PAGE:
China Arrests 63 Traders Selling $16 Million Worth of Rat Meat as Lamb

  • Rate this Story
  • 0
  • 0

By Vittorio Hernandez | July 26, 2014 5:38 PM EST

A Macroscelides micus elephant shrew found in the remote deserts of southwestern Africa is shown in this handout photo from the California Academy of Sciences released to Reuters on June 26, 2014. The new mammal discovered in the remote desert of western Africa resembles a long-nosed mouse in appearance but is more closely related genetically to elephants, a California scientist who helped identify the tiny creature said on June 26, 2014. The new species of elephant shrew inhabits an ancient volcanic formation in Namibia and sports red fur that helps it blend in with the color of its rocky surroundings, said John Dumbacher, one of a team of biologists behind the discovery. Genetic testing of the creature � which weighs up to an ounce (28 grams) and measures 7.5 inches (19 cm) in length, including its tail � revealed its DNA to be more akin to much larger mammals. REUTERS/California Academy of Sciences/Handout via Reuters (UNITED STATES - Tags: ANIMALS TPX IMAGES OF THE DAY ENVIRONMENT) ATTENTION EDITORS
A Macroscelides micus elephant shrew found in the remote deserts of southwestern Africa is shown in this handout photo from the California Academy of Sciences released to Reuters on June 26, 2014. The new mammal discovered in the remote desert of western Africa resembles a long-nosed mouse in appearance but is more closely related genetically to elephants, a California scientist who helped identify the tiny creature said on June 26, 2014. The new species of elephant shrew inhabits an ancient volcanic formation in Namibia and sports red fur that helps it blend in with the color of its rocky surroundings, said John Dumbacher, one of a team of biologists behind the discovery. Genetic testing of the creature � which weighs up to an ounce (28 grams) and measures 7.5 inches (19 cm) in length, including its tail � revealed its DNA to be more akin to much larger mammals. REUTERS/California Academy of Sciences/Handout via Reuters (UNITED STATES - Tags: ANIMALS TPX IMAGES OF THE DAY ENVIRONMENT) ATTENTION EDITORS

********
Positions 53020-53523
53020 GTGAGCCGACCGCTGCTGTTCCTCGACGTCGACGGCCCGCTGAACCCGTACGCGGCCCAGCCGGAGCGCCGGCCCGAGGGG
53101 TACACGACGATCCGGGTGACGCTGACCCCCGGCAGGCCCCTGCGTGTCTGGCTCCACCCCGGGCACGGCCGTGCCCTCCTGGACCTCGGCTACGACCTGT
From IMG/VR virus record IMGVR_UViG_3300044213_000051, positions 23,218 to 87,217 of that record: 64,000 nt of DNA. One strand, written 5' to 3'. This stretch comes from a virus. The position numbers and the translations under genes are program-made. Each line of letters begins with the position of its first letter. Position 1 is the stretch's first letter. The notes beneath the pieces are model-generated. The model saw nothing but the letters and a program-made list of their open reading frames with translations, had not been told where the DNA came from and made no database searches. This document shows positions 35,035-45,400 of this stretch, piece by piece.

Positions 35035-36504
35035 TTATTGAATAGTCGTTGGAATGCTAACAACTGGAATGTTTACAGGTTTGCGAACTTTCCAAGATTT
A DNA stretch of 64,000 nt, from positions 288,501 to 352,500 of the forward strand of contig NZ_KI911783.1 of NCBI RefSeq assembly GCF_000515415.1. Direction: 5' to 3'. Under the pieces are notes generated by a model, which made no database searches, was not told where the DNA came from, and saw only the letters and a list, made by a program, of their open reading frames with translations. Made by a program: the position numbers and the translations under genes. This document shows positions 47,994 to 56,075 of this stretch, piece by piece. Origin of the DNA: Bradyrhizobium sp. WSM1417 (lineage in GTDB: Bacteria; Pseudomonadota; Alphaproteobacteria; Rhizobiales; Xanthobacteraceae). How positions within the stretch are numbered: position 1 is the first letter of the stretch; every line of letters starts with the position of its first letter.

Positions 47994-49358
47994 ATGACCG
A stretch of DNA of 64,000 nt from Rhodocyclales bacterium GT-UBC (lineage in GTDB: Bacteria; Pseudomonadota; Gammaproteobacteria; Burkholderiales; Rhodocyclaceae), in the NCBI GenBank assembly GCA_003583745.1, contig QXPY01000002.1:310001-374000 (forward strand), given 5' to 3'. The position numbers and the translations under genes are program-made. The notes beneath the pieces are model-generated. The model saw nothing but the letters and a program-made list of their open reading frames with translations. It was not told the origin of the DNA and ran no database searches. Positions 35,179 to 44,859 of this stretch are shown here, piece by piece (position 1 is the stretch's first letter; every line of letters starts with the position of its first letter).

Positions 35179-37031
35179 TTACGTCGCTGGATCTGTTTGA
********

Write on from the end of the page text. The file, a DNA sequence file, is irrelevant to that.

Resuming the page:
The Ministry of Public Security announced on Thursday the arrest of 63 traders who passed of $1.6 million worth of rat, fox and minx meat as lamb meat. The mask the meat from mice and make it appear from lamb, the traders mixed the rat flesh with gelatin, red food dye and nitrates.

The fake lamb meat was sold in the Chinese province of Jiangshu and Shanghai City to dining establishments, supermarkets and distributors. Inhabitat.com said the authorities are not sure if the arrested traders caught rats from the streets or raised them.

In response to the report, an angry Chinese posted on Sina Weibo - China's equivalent of Twitter - "How many rats does it take to put together a sheep ... Is is cheaper to raise rats than sheep?

The arrest is part of the ministry's stepped up campaign started in January against illegal sales of tainted, unsuspected and toxic meat. To boost the campaign, Chinese Prime Minister Li Keqiang said in March that food safety is a high priority of the national government.

Since the start of the year, the minister has discovered 1,721 illegal factories, workshops and shops which were either shuttered or raided.

The campaign is in response to the growing number of deaths in China due to diseased meats or meats with toxins. As a result, some Chinese have abstained from eating meat for some time.

Mao Shoulong, professor of public policy at Beijing's Renmin University said, quoted by the New York Times, "Chinese food production has become larger scale and more technological, but the problems emerging also involve using more sophisticated technology to beat regulators and cheat consumers."

The problem has been going on for quite some time now, according to this video.

YouTube/BBCNews Mribology

To contact the editor, e-mail:

(Photo: / )
A Macroscelides micus elephant shrew found in the remote deserts of southwestern Africa is shown in this handout photo from the California Academy of Sciences released to Reuters on June 26, 2014. The new mammal discovered in the remote desert of western Africa resembles a long-nosed mouse in appearance but is more closely related genetically to elephants, a California scientist who helped identify the tiny creature said on June 26, 2014. The new species of elephant shrew inhabits an ancient volcanic formation in Namibia and sports red fur that helps it blend in with the color of its rocky surroundings, said John Dumbacher, one of a team of biologists behind the discovery. Genetic testing of the creature � which weighs up to an ounce (28 grams) and measures 7.5 inches (19 cm) in length, including its tail � revealed its DNA to be more akin to much larger mammals. REUTERS/California Academy of Sciences/Handout via Reuters (UNITED STATES - Tags: ANIMALS TPX IMAGES OF THE DAY ENVIRONMENT) ATTENTION EDITORS
  • Rate this Story
  • 0
  • 0
This article is copyrighted by IBTimes.com.au, the business news leader

Join the Conversation

IBTimes TV
E-Newsletters

We value your privacy. Your email address will not be shared.